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פותח על ידי קלירמאש פתרונות בע"מ -
Forest management in Israel-The ecological alternative
Year:
2009
Source of publication :
Israel Journal of Plant Sciences
Authors :
פרבולוצקי, אבי
;
.
Volume :
57
Co-Authors:
Perevolotsky, A., Department of Agronomy and Natural Resources, Agricultural Research Organization, Volcani Center, P.O. Box 6, Bet Dagan 50250, Israel
Sheffer, E., Robert H. Smith Institute of Plant Sciences and Genetics in Agriculture, Faculty of Agricultural, Food and Environmental Quality Sciences, Hebrew University of Jerusalem, P.O. Box 12, Rehovot 76100, Israel
Facilitators :
From page:
35
To page:
48
(
Total pages:
14
)
Abstract:
Forest management (silviculture) is a long-established applied science, but also a field whose sustainability and ecological implications have been questioned. In this paper, we present the basic features of commercial forestry together with a review of novel approaches for ecologically oriented forestry. The "new forestry" advocates for multiple-species and structurally complex forests, and is directed toward a diverse array of objectives (ecosystem function, biodiversity conservation, wildlife habitats, visual quality, nutrient recycling, water retention, soil productivity, carbon sequestration, and amenity values), in addition to the provision of classic economic forestry commodities.In temperate forests, economic goals have not been abandoned. The challenge in these systems is to develop a new silvicultural approach that will keep forests sustainable and also fulfill their traditional timber production function. In Israel, the majority of forests are not economic in the traditional sense; therefore, the shift toward more ecological management should be easier. We discuss the applicability of ecological forestry to Israeli forests, suggesting ways by which forest management can be adapted for the new forestry objectives. The scientific community can aid this process by providing technical expertise to help bridge knowledge gaps. We hope that this discussion will help to create some common ground for discussions between conservationists and foresters in Israel in years to come. © 2009 Science From Israel/LPPLtd., Jerusalem.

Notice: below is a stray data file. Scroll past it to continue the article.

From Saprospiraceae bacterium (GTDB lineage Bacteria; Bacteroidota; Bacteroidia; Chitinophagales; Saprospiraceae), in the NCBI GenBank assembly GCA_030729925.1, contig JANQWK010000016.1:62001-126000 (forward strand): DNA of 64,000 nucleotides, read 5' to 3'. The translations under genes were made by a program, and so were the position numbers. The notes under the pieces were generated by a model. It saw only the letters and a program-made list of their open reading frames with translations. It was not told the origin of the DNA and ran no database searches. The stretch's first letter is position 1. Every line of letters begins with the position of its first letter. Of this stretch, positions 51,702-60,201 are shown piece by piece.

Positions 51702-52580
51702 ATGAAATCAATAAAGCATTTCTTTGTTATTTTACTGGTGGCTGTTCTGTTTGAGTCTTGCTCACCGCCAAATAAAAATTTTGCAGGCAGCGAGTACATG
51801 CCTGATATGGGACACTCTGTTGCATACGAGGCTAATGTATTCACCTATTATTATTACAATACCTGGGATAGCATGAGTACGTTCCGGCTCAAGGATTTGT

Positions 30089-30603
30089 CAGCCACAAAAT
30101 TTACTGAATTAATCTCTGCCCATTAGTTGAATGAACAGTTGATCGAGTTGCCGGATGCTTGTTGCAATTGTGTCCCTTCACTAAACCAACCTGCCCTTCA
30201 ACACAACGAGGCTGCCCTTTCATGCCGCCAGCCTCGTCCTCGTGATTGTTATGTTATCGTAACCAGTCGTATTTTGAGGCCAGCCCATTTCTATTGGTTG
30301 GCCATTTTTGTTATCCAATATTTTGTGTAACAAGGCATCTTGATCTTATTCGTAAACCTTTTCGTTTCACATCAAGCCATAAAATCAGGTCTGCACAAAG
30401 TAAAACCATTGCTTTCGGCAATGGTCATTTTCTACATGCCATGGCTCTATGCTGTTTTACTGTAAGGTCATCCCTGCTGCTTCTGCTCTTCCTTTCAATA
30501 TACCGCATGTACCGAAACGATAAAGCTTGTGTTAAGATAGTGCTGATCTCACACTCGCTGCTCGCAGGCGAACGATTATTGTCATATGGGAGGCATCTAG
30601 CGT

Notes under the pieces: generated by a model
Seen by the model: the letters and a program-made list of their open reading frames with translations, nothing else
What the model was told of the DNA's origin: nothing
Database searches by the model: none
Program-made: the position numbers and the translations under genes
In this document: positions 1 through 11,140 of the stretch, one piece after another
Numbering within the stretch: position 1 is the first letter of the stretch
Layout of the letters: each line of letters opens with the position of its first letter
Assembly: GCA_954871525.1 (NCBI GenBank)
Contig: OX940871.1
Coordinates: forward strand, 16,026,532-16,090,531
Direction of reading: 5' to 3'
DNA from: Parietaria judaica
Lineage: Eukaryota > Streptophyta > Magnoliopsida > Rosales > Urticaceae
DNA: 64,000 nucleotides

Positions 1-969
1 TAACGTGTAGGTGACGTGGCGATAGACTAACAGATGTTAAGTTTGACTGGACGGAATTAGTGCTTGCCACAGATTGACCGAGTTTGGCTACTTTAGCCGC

Note:
Related Files :
biodiversity
environmental economics
Eurasia
forest management
Israel
Middle East
species diversity
עוד תגיות
תוכן קשור
More details
DOI :
10.1560/IJPS.57.1-2.35
Article number:
Affiliations:
Database:
סקופוס
Publication Type:
מאמר
;
.
Language:
אנגלית
Editors' remarks:
ID:
26941
Last updated date:
02/03/2022 17:27
Creation date:
17/04/2018 00:26
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Scientific Publication
Forest management in Israel-The ecological alternative
57
Perevolotsky, A., Department of Agronomy and Natural Resources, Agricultural Research Organization, Volcani Center, P.O. Box 6, Bet Dagan 50250, Israel
Sheffer, E., Robert H. Smith Institute of Plant Sciences and Genetics in Agriculture, Faculty of Agricultural, Food and Environmental Quality Sciences, Hebrew University of Jerusalem, P.O. Box 12, Rehovot 76100, Israel
Forest management in Israel-The ecological alternative
Forest management (silviculture) is a long-established applied science, but also a field whose sustainability and ecological implications have been questioned. In this paper, we present the basic features of commercial forestry together with a review of novel approaches for ecologically oriented forestry. The "new forestry" advocates for multiple-species and structurally complex forests, and is directed toward a diverse array of objectives (ecosystem function, biodiversity conservation, wildlife habitats, visual quality, nutrient recycling, water retention, soil productivity, carbon sequestration, and amenity values), in addition to the provision of classic economic forestry commodities.In temperate forests, economic goals have not been abandoned. The challenge in these systems is to develop a new silvicultural approach that will keep forests sustainable and also fulfill their traditional timber production function. In Israel, the majority of forests are not economic in the traditional sense; therefore, the shift toward more ecological management should be easier. We discuss the applicability of ecological forestry to Israeli forests, suggesting ways by which forest management can be adapted for the new forestry objectives. The scientific community can aid this process by providing technical expertise to help bridge knowledge gaps. We hope that this discussion will help to create some common ground for discussions between conservationists and foresters in Israel in years to come. © 2009 Science From Israel/LPPLtd., Jerusalem.
Scientific Publication
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